Mobile home investing: A complete profit guide

Here’s the intro (not for you to revise but for your own purposes of emulating the voicing and conversational tone)

Whether you’re here to learn about investing in mobile home PARKS… or the trailers (lots of money in this niche), we’re going to give you the complete guide to investing in them.

And not just investing…

But how it differs from other asset classes…

How to find these deals…

How to negotiate these deals…

When to sell…

Let’s dive into the complete PROFIT guide of mobile home investing.

Mobile home park investing vs mobile home investing

This article is going to split:

Between investing in mobile homes vs PARKS. Cause there’s a HUUUGE difference between the two. And you probably fall into one of the two categories.

So let’s dive into the differences:

Mobile Home Park Investing:

This is where you’re diving into the world of owning the land itself. Picture it as buying a shopping mall, but instead of stores, you’ve got spots for mobile homes. When you invest in a mobile home park, you’re primarily becoming a landlord of the ground.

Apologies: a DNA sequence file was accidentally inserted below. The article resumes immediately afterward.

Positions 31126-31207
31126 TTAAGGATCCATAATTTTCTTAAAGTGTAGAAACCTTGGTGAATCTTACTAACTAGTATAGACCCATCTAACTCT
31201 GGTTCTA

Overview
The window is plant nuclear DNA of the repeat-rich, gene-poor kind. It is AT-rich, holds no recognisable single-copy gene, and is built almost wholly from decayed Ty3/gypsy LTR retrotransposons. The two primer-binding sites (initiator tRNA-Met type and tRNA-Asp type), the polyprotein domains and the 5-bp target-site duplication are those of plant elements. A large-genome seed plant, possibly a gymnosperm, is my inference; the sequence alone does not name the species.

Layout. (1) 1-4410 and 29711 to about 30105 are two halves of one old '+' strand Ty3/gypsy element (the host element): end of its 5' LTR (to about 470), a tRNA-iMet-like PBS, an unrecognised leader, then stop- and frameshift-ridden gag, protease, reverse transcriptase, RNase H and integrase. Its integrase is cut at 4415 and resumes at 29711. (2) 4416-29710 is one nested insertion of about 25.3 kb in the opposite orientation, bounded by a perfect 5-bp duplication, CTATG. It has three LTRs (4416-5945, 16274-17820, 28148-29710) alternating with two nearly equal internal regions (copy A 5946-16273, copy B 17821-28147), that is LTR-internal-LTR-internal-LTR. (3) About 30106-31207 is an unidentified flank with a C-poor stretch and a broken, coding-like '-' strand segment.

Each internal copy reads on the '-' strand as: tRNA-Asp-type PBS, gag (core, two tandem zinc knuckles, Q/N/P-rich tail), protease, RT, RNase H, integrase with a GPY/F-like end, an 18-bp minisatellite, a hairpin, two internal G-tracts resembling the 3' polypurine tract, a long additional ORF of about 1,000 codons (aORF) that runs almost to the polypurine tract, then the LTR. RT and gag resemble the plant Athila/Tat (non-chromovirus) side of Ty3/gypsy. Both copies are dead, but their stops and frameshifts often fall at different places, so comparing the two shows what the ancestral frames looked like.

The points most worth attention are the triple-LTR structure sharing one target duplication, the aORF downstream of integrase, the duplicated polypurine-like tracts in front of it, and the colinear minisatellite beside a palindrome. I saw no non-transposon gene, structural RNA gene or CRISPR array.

– Stable Income Stream: Tenants pay lot rent, providing a predictable revenue flow.

– Lower Maintenance: You’re mostly concerned with the land and shared amenities, not the individual homes.

– Scalability: One transaction can provide multiple streams of income.


– Higher Initial Investment: It usually requires more capital to purchase the land.

– Regulations: Depending on your area, you might face more stringent zoning laws and regulations.

– Vacancy Concerns: If tenants move out with their mobile homes, it can be a hassle to fill those vacant lots.

Mobile Home Investing:

Here, you’re buying the mobile home itself (the trailer). Think of it as purchasing the individual stores in the shopping mall analogy, without actually owning the mall.

– Affordable Entry: Generally, mobile homes cost less than traditional real estate.

– Flexibility: You can sell the home, rent it out, or even move it to a different location.

– Higher ROI Potential: With the right deal, you can sometimes see quicker returns than traditional real estate.